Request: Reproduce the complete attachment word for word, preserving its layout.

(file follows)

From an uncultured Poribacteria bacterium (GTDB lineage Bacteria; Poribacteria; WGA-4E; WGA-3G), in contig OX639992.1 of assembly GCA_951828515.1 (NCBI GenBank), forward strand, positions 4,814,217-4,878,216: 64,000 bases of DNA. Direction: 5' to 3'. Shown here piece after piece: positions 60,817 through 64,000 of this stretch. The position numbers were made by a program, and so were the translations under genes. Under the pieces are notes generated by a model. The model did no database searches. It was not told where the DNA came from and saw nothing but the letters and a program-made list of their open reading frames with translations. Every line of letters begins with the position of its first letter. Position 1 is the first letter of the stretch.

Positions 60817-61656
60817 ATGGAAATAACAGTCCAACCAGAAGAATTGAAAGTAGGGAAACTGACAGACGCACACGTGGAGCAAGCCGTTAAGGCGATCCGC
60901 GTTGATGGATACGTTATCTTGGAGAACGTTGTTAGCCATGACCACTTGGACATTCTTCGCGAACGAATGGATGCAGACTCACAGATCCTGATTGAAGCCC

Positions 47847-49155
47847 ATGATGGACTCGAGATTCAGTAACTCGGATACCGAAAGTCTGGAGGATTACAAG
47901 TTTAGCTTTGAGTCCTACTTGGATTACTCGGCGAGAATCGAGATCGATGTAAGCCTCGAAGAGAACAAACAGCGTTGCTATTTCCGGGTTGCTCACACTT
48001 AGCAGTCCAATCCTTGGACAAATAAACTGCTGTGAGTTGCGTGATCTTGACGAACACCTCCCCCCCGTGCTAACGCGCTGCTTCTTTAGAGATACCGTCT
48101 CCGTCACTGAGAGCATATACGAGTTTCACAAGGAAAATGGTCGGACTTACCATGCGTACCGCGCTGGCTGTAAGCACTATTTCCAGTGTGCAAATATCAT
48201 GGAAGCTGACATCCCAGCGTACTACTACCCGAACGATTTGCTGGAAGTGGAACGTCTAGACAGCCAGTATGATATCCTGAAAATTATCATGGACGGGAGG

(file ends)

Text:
From an uncultured Poribacteria bacterium (GTDB lineage Bacteria; Poribacteria; WGA-4E; WGA-3G), in contig OX639992.1 of assembly GCA_951828515.1 (NCBI GenBank), forward strand, positions 4,814,217-4,878,216: 64,000 bases of DNA. Direction: 5' to 3'. Shown here piece after piece: positions 60,817 through 64,000 of this stretch. The position numbers were made by a program, and so were the translations under genes. Under the pieces are notes generated by a model. The model did no database searches. It was not told where the DNA came from and saw nothing but the letters and a program-made list of their open reading frames with translations. Every line of letters begins with the position of its first letter. Position 1 is the first letter of the stretch.

Positions 60817-61656
60817 ATGGAAATAACAGTCCAACCAGAAGAATTGAAAGTAGGGAAACTGACAGACGCACACGTGGAGCAAGCCGTTAAGGCGATCCGC
60901 GTTGATGGATACGTTATCTTGGAGAACGTTGTTAGCCATGACCACTTGGACATTCTTCGCGAACGAATGGATGCAGACTCACAGATCCTGATTGAAGCCC

Positions 47847-49155
47847 ATGATGGACTCGAGATTCAGTAACTCGGATACCGAAAGTCTGGAGGATTACAAG
47901 TTTAGCTTTGAGTCCTACTTGGATTACTCGGCGAGAATCGAGATCGATGTAAGCCTCGAAGAGAACAAACAGCGTTGCTATTTCCGGGTTGCTCACACTT
48001 AGCAGTCCAATCCTTGGACAAATAAACTGCTGTGAGTTGCGTGATCTTGACGAACACCTCCCCCCCGTGCTAACGCGCTGCTTCTTTAGAGATACCGTCT
48101 CCGTCACTGAGAGCATATACGAGTTTCACAAGGAAAATGGTCGGACTTACCATGCGTACCGCGCTGGCTGTAAGCACTATTTCCAGTGTGCAAATATCAT
48201 GGAAGCTGACATCCCAGCGTACTACTACCCGAACGATTTGCTGGAAGTGGAACGTCTAGACAGCCAGTATGATATCCTGAAAATTATCATGGACGGGAGG